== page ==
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Chasing fate: David Price fights on

David Price fights Kash Ali March 30

By John J. Raspanti

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DPrice 1200 v 800.jpg
DPrice 1200 v 800.jpg

He’s lost six fights, all by stoppage. Some have been brutal, like last year, when Alexander Povetkin flattened him in six.

 

A few months later, he was back in the ring, facing Sergey Kuzmin. The fight was close, but in round four, Price, started leaking oil. Those who pull for him, like this writer, were worried. Was another knockout coming?

 

No, Price quit on his stool. The fans were shocked. Boxers rarely quit, but perhaps the decision was a prudent one. Kuzmin was finding Price consistently. Even with two good arms, Price would have likely been stopped.

 

Still, Price’s desire was questioned. He was mocked by the want-to-be-tough couch pugilists. The real fighters don’t quit, they said. They fight through cuts, broken noses, jaws and yes, shoulder injuries. There’s some truth in these beliefs. For about the fifth time, Price was advised to retire. He refused. He said he would heal up and be back.

 

I like the guy. He’s a soft-spoken family man from Liverpool. His career has been the proverbial rollercoaster. Great highs, and even lower lows. Once the toast of the UK, he was projected as the next British heavyweight champion-that is until he ran into old warhorse Tony Thompson. Twice.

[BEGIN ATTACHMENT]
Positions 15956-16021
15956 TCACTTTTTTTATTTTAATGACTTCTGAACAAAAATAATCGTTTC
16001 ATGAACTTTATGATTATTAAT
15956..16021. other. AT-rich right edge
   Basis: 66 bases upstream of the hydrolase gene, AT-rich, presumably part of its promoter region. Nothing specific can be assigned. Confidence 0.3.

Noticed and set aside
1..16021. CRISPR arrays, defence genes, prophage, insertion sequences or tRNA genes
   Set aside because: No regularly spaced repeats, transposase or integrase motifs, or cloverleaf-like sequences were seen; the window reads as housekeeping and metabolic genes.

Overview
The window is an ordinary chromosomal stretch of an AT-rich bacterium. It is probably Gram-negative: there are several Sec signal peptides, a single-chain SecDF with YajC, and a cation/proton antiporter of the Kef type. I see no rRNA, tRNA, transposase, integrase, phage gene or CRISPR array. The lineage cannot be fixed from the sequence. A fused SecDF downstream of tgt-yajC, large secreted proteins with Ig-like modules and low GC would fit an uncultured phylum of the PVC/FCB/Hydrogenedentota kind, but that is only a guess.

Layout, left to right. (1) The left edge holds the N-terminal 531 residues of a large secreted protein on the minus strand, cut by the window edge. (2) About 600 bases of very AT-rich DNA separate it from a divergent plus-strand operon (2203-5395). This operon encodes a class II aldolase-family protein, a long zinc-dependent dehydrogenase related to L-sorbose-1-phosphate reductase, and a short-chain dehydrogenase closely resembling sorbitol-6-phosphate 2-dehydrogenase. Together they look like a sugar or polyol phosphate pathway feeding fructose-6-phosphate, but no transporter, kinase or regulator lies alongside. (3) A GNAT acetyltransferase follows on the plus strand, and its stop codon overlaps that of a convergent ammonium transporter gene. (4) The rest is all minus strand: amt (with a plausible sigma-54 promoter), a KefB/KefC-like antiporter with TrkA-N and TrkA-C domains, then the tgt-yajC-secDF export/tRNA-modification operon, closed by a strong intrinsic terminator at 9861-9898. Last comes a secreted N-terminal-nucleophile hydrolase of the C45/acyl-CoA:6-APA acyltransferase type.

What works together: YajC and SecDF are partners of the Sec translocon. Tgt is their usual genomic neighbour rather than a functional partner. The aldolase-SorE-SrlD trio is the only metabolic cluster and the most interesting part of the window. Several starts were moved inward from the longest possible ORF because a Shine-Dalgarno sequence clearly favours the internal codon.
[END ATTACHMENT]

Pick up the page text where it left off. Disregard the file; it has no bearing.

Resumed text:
Price was undefeated when he met Thompson. The fight was over in five minutes. The rematch lasted longer, but the result was the same. Price was defeated. He’s been knocked out three times since losing to Thompson. One was illegal, though the result was never changed.

 

This Saturday, Price faces a fighter with a famous last name, and little less. Kash Ali is undefeated in 15 bouts, scoring seven knockouts. Sounds good, right? Still, Ali is talking about knockout. A closer inspection of Ali’s resume shows it’s about as thin as a super model. The combined record of his 15 opponents is 70 wins and 92 loses. Hardly awe-inspiring.

 

“One hundred per cent, he’s getting knocked out,” Ali told Richard Damerell of www.skysports.com.”It’s not going to points, no way. I’m younger, I’m fresher. I’m made for this.”

 

Price says he’s just as confident of winning.

 

"I have got to be destroying Kash Ali and that’s what I am expecting to do," said the 35-year-old Price.

 

Price still thinks he’s a player in the heavyweight division. I wonder if he knows that a number of boxing fans consider him something of a train wreck. They watch to see him get sent to tomorrow land.

 

Hopefully it doesn’t happen, but if it does, maybe that will be enough for Price to stop chasing fate.

 

 

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